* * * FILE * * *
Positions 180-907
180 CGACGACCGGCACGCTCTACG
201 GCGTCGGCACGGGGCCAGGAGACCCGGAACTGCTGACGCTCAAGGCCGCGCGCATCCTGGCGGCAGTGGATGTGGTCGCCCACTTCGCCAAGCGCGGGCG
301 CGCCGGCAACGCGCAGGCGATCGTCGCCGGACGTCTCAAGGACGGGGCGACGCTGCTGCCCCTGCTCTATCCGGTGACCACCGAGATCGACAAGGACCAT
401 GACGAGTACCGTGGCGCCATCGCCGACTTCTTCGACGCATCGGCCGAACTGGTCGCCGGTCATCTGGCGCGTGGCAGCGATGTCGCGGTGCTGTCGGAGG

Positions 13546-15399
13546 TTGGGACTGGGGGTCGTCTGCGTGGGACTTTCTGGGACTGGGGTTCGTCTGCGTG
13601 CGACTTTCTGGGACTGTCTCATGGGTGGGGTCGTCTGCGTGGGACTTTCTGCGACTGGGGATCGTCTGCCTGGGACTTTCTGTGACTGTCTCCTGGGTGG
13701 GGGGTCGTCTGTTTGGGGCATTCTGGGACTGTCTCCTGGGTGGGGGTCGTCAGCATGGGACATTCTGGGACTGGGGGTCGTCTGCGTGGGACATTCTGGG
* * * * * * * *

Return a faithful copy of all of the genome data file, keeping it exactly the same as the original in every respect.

Positions 180-907
180 CGACGACCGGCACGCTCTACG
201 GCGTCGGCACGGGGCCAGGAGACCCGGAACTGCTGACGCTCAAGGCCGCGCGCATCCTGGCGGCAGTGGATGTGGTCGCCCACTTCGCCAAGCGCGGGCG
301 CGCCGGCAACGCGCAGGCGATCGTCGCCGGACGTCTCAAGGACGGGGCGACGCTGCTGCCCCTGCTCTATCCGGTGACCACCGAGATCGACAAGGACCAT
401 GACGAGTACCGTGGCGCCATCGCCGACTTCTTCGACGCATCGGCCGAACTGGTCGCCGGTCATCTGGCGCGTGGCAGCGATGTCGCGGTGCTGTCGGAGG

Positions 13546-15399
13546 TTGGGACTGGGGGTCGTCTGCGTGGGACTTTCTGGGACTGGGGTTCGTCTGCGTG
13601 CGACTTTCTGGGACTGTCTCATGGGTGGGGTCGTCTGCGTGGGACTTTCTGCGACTGGGGATCGTCTGCCTGGGACTTTCTGTGACTGTCTCCTGGGTGG
13701 GGGGTCGTCTGTTTGGGGCATTCTGGGACTGTCTCCTGGGTGGGGGTCGTCAGCATGGGACATTCTGGGACTGGGGGTCGTCTGCGTGGGACATTCTGGG